Editor's note: Jill Savery will be speaking at the GreenBiz Forum in San Francisco (Feb. 26 to 28). Get more information about the event here.
The America's Cup has not sailed smoothly into San Francisco Bay. The America's Cup Event Authority, the organization established to manage the event operations, paid a $225,000 settlement last summer after a group that included the Sierra Club filed suit, alleging the sailing races and required infrastructure would harm the waterfront. Race officials have also received the ire of some city lawmakers who argued the event would not adequately benefit the city.
But the organization appears to have made it through those rough waters — and gearing up for the America's Cup Finals in September, local team Oracle is back on the water with a repaired boat following a calamitous capsize during training.
As the event authority's head of sustainability, Jill Savery is charged with keeping the environmental impacts related to the event — from facilities to catering to transportation — minimal. But a big part of her job is to also use the events, which began last summer with two weeklong America's Cup World Series races, as a platform for turning fans of racing into fans of ocean health.
We spoke to Savery, who will join Mike Lynch, managing director of green innovation at NASCAR, and Jennifer Regan, global sustainability director of AEG, on a panel about sustainability and sport at the GreenBiz Forum in San Francisco on Feb. 28, about why sporting events are a great platform for talking about sustainability, what America's Cup racing has achieved thus far and its plans for this summer's big races.
GreenBiz: You're an Olympian turned sustainability professional. Can you give us the quick version of how you ended up heading sustainability for the America's Cup in San Francisco?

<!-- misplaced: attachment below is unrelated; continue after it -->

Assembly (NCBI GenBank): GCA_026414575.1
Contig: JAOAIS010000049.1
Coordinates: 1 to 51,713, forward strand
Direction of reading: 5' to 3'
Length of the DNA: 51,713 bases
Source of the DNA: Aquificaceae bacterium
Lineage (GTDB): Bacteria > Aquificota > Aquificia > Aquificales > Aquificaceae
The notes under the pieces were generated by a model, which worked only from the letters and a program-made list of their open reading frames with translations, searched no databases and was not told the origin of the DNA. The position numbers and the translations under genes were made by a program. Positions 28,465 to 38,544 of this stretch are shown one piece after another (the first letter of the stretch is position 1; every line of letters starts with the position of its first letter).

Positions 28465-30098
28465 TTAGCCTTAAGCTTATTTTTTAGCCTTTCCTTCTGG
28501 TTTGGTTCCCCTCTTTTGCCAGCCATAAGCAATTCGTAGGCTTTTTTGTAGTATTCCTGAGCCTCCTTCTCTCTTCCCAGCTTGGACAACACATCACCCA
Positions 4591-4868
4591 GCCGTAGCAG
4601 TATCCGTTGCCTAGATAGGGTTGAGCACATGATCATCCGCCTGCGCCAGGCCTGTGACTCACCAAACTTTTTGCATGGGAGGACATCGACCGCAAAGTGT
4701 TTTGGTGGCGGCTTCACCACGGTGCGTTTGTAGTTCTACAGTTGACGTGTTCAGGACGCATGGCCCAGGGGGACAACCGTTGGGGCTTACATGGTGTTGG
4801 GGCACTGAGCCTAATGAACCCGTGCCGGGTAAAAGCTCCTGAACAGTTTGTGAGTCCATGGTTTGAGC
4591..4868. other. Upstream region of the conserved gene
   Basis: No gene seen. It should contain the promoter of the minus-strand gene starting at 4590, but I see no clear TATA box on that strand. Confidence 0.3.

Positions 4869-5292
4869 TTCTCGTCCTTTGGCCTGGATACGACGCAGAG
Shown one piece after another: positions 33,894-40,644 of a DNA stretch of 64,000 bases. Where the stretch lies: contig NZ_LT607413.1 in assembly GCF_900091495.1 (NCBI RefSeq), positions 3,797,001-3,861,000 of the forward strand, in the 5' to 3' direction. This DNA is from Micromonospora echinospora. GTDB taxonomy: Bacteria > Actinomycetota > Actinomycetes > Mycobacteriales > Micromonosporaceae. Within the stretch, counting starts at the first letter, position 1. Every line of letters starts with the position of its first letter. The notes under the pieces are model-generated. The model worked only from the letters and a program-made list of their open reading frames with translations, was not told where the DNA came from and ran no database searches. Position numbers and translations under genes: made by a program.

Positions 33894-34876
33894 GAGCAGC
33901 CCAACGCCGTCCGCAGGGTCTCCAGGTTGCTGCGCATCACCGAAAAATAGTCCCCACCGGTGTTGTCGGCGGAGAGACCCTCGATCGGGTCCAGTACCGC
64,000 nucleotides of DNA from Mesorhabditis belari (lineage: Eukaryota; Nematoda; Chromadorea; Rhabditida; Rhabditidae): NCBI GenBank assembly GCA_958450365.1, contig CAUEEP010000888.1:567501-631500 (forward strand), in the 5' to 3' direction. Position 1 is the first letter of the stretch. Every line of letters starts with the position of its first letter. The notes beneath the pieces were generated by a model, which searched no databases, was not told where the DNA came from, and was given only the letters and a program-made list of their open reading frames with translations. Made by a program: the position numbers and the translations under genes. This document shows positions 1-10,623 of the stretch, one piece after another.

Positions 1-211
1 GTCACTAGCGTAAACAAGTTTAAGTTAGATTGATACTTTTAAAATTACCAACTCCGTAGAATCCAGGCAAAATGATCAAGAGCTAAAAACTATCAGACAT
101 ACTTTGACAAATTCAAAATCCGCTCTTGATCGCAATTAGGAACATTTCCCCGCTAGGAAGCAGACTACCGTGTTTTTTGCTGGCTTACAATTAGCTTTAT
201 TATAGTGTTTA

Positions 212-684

Jill Savery: In 1996 I earned a gold medal in synchronized swimming in Atlanta. I grew up in Walnut Creek, so I'm from the Bay Area. Halfway through my career I decided to pursue a master's degree in environmental management, because I wanted to combine my passion for sport with my passion for the environment. Virtually all of the same types of things you'd do to make sports more sustainable you'd also do for big events, so there is a big movement right now around sustainability and events on a global basis. I was living in London and was supporting the London [Olympics] 2012 sustainability efforts and when I came back I just happened to be introduced to someone from the America's Cup.
GB: How does your experience in London inform your work here?
JS: Sustainability in sporting events is relatively new. Vancouver [Olympics] was the first Games to embrace sustainability and have real strategies and commitments, then London took it to a whole other level. I worked with the [Olympic] organizers with everything from sitting in on technical venue meetings to developing sustainability plans to reporting and being on the Commission for Sustainability London 2012, that group was the first of its kind and was set up to audit London against its commitments. These things are new and these challenges are very real, and working through those challenges gave me great experiences.
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